CONCLUSIONS

Weight gain was more pronounced in AN subjects and more likely to occur in younger subjects with a higher baseline weight z-score. AN subjects were more likely to experience AEs related to somnolence. However, based on discontinuations rates from AEs, overall tolerability was good for both AN and PAE groups.

CLINICAL TRIAL REGISTRATION

Study of aripiprazole in the treatment of children and adolescents with autistic disorder. Registry: www.clinicaltrials.gov . Identifiers: NCT00332241 and NCT00337571.

Authors+Show Affiliations

1 Bristol-Myers Squibb , Plainsboro, NJ.No affiliation info availableNo affiliation info availableNo affiliation info availableNo affiliation info availableNo affiliation info availableNo affiliation info available

Pub Type(s)

Journal Article
Randomized Controlled Trial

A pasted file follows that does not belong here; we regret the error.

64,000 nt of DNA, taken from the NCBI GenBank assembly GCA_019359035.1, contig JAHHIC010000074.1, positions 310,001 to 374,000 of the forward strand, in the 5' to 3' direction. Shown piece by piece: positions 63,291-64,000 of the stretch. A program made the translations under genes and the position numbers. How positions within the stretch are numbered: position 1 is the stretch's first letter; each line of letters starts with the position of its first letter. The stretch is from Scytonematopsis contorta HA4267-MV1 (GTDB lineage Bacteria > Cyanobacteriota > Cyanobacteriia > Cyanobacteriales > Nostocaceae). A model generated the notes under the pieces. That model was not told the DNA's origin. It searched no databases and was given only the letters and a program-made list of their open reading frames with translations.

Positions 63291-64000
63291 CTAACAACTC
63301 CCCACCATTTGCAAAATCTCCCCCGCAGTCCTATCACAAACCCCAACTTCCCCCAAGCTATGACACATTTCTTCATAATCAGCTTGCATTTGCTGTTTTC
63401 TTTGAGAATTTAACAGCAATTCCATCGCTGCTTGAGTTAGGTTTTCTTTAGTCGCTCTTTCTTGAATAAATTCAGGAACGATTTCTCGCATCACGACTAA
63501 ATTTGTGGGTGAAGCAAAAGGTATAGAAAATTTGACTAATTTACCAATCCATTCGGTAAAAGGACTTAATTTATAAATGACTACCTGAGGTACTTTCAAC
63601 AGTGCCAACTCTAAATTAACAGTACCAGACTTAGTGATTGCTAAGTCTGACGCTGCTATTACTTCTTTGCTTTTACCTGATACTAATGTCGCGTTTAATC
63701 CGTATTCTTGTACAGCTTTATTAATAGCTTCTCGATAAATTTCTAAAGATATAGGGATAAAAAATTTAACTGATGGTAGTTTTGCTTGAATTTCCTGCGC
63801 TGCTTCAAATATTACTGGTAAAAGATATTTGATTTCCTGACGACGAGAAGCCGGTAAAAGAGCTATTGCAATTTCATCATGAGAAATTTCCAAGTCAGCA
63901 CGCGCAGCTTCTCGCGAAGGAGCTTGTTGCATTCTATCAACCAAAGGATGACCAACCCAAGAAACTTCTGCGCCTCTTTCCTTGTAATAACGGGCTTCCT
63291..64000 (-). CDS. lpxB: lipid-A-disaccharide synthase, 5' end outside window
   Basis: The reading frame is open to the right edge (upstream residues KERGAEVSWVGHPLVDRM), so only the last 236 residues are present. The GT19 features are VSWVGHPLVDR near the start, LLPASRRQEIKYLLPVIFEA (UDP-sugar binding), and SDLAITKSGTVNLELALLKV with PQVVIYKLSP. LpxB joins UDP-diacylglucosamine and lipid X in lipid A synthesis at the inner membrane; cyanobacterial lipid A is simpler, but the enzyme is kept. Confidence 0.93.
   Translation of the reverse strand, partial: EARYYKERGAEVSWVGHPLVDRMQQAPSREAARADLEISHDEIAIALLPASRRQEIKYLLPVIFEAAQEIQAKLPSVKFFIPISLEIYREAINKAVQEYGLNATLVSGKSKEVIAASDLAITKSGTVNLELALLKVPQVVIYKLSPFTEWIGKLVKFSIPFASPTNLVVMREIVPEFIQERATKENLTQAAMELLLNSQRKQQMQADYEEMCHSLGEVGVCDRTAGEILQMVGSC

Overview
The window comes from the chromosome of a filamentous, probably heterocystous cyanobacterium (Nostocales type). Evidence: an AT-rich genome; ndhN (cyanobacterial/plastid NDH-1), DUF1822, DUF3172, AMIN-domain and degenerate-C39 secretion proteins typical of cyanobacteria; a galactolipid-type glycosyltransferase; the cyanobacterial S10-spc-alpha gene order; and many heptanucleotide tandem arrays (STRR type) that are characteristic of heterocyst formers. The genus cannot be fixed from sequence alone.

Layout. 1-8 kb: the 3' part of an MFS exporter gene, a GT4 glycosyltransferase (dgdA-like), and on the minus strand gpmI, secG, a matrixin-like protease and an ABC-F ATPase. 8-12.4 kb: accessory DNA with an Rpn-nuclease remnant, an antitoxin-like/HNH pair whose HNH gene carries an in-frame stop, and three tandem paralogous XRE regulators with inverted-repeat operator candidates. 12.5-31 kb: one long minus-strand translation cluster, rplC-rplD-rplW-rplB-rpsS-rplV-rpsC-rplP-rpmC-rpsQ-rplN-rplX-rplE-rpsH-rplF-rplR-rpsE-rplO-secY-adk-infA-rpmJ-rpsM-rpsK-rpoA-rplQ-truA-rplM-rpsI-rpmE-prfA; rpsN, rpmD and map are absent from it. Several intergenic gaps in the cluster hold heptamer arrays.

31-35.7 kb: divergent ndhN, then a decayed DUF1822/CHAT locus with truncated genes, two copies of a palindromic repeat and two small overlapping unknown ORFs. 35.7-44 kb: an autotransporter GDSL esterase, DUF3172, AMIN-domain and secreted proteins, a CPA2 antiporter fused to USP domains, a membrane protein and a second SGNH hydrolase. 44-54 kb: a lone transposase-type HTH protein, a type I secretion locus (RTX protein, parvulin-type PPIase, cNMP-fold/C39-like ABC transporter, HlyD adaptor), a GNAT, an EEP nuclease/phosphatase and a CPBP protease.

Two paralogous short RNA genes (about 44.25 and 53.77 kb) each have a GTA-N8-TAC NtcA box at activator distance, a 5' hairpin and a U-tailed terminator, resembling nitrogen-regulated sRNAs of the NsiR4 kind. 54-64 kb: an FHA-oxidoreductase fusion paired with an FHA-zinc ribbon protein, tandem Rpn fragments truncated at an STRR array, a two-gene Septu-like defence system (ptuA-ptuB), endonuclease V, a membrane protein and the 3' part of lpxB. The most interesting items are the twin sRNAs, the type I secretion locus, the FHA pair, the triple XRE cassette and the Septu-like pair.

Research Support, Non-U.S. Gov't

Language

eng

PubMed ID

24138011

Citation

Mankoski, Raymond, et al. "Aripiprazole Treatment of Irritability Associated With Autistic Disorder and the Relationship Between Prior Antipsychotic Exposure, Adverse Events, and Weight Change." Journal of Child and Adolescent Psychopharmacology, vol. 23, no. 8, 2013, pp. 572-6.
Mankoski R, Stockton G, Manos G, et al. Aripiprazole treatment of irritability associated with autistic disorder and the relationship between prior antipsychotic exposure, adverse events, and weight change. J Child Adolesc Psychopharmacol. 2013;23(8):572-6.
Mankoski, R., Stockton, G., Manos, G., Marler, S., McQuade, R., Forbes, R. A., & Marcus, R. (2013). Aripiprazole treatment of irritability associated with autistic disorder and the relationship between prior antipsychotic exposure, adverse events, and weight change. Journal of Child and Adolescent Psychopharmacology, 23(8), 572-6. https://doi.org/10.1089/cap.2012.0075